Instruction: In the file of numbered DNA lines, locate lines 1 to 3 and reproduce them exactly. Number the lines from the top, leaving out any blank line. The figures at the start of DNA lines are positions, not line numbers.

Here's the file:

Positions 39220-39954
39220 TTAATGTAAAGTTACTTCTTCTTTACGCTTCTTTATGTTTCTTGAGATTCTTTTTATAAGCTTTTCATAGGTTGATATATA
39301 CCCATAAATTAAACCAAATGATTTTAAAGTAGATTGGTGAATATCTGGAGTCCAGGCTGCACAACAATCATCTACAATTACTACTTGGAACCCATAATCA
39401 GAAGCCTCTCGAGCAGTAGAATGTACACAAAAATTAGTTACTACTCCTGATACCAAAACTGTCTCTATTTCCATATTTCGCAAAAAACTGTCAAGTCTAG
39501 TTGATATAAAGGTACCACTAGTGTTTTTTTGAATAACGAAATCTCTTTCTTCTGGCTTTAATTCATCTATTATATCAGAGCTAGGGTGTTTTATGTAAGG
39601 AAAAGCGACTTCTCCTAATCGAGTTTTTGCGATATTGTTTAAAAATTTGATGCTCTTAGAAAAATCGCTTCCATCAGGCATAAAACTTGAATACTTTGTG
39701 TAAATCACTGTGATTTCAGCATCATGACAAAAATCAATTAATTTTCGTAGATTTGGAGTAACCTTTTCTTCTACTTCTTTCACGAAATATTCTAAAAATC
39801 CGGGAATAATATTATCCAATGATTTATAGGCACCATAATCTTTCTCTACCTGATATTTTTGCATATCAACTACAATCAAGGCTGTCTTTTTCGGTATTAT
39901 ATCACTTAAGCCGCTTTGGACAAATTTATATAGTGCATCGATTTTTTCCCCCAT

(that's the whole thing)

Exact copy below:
Positions 39220-39954
39220 TTAATGTAAAGTTACTTCTTCTTTACGCTTCTTTATGTTTCTTGAGATTCTTTTTATAAGCTTTTCATAGGTTGATATATA
39301 CCCATAAATTAAACCAAATGATTTTAAAGTAGATTGGTGAATATCTGGAGTCCAGGCTGCACAACAATCATCTACAATTACTACTTGGAACCCATAATCA